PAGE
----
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Relativity Question

  1. May 28, 2010 #1
    A physicist decides she would like to remain 21 for 10 years. What is the minimum constant speed relative to earth at which she would have to take a rocket trip into outerspace and back in order to achieve this?

    Let t=10 and [tex]t_{o}=1[/tex]








    This was the correct answer when I looked up the solutions.

    What I do not understand is why the normal time is considered to be 1 year since ten years of proper time has actually past. If I do this problem the other way, a negative answer is obtained. Could someone please explain why this occurs, or have I just not grasped the concepts of what is the proper time and what is the relative time?
    Last edited: May 28, 2010
  2. jcsd
  3. May 28, 2010 #2

    Doc Al

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    Staff: Mentor

    No, her proper time is only one year, not ten. She only wants to age 1 year (proper time) while 10 years pass on earth.
  4. May 28, 2010 #3
    Since t represents the interval between two events as measured in a reference frame moving with speed v with respect to the first reference frame, wouldn't this be 1? This is because the physicist is travelling at high velocity and thus time would be shorter relative to earth.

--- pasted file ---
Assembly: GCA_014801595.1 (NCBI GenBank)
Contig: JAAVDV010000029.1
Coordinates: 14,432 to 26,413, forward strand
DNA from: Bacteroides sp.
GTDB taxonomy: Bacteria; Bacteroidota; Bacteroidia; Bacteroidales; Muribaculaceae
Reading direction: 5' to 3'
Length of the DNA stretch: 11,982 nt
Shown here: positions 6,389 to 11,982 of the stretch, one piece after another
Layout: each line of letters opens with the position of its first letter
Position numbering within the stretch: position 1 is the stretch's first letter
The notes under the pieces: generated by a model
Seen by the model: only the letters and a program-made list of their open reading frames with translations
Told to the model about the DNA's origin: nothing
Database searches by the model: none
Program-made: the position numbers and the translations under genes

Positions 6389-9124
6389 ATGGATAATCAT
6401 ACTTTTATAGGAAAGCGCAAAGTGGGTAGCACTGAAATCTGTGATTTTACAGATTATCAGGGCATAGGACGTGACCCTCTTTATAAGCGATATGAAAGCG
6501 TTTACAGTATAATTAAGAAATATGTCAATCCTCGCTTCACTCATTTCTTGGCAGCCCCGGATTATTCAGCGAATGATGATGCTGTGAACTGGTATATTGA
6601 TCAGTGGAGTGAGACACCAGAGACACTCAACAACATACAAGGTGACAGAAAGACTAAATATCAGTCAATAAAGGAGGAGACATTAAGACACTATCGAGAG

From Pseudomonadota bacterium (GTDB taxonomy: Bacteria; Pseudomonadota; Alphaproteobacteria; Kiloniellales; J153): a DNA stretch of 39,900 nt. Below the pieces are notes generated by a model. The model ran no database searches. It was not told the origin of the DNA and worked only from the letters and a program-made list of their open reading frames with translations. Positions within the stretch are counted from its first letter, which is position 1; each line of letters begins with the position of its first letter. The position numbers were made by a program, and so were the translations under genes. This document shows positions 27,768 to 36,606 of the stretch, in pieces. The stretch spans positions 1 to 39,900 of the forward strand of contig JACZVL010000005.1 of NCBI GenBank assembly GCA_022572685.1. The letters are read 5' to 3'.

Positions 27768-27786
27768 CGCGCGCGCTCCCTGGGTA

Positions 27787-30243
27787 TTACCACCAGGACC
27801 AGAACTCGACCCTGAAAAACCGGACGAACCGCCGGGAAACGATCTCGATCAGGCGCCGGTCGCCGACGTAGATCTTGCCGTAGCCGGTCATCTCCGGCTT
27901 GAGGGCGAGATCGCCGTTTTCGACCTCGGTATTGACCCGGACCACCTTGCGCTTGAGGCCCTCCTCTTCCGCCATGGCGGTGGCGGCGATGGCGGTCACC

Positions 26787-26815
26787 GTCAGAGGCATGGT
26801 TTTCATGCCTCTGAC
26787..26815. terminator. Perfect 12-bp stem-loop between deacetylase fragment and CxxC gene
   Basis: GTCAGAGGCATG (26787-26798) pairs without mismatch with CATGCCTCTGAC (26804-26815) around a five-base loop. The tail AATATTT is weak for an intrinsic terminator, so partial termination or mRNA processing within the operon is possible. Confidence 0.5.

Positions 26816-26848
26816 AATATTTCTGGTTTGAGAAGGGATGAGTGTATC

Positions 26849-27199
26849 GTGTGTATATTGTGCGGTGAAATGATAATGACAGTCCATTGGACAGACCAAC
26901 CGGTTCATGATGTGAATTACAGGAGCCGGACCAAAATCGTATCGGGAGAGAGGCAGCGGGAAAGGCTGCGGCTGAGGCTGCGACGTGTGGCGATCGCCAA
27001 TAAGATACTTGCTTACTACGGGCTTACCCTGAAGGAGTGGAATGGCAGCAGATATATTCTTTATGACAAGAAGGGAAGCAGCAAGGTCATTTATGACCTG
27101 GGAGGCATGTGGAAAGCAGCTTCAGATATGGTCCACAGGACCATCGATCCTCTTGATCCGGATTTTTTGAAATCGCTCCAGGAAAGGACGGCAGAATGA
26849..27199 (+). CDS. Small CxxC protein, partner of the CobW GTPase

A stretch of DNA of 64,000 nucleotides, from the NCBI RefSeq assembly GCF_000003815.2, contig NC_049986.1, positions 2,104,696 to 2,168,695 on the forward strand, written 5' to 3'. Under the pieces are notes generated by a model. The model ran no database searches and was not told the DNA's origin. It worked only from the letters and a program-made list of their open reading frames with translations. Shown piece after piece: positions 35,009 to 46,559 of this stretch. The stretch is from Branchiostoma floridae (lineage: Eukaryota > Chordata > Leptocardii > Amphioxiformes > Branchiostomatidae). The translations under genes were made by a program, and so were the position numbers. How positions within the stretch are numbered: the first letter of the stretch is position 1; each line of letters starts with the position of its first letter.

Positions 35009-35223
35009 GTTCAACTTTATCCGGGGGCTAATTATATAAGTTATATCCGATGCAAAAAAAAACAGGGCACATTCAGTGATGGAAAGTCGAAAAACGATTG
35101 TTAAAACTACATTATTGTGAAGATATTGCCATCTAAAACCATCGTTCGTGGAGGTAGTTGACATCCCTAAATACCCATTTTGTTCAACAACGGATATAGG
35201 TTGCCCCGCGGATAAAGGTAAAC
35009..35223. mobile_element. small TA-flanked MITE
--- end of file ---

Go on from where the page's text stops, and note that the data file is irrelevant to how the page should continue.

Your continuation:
This doesn't seem to coincide with the values I put as t and [tex]t_o[/tex].
  5. May 28, 2010 #4

    Doc Al

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    Staff: Mentor

    The physicist represents the "clock" (her body) that we are interested in. t is the time between events (her birthdays, perhaps) as seen on earth. t0 is the proper time, which is measured from a frame in which the clock is at rest. t0 is the time that the physicist measures in her rocket ship; t0 is her actual age.
    The time as measured by her will be shorter. Only 1 year compared to 10 years on earth. Seen from a moving observer (the earth), her biological clock appears to run slow: she only ages 1 year when 10 years have passed on earth clocks.
    Last edited: May 28, 2010
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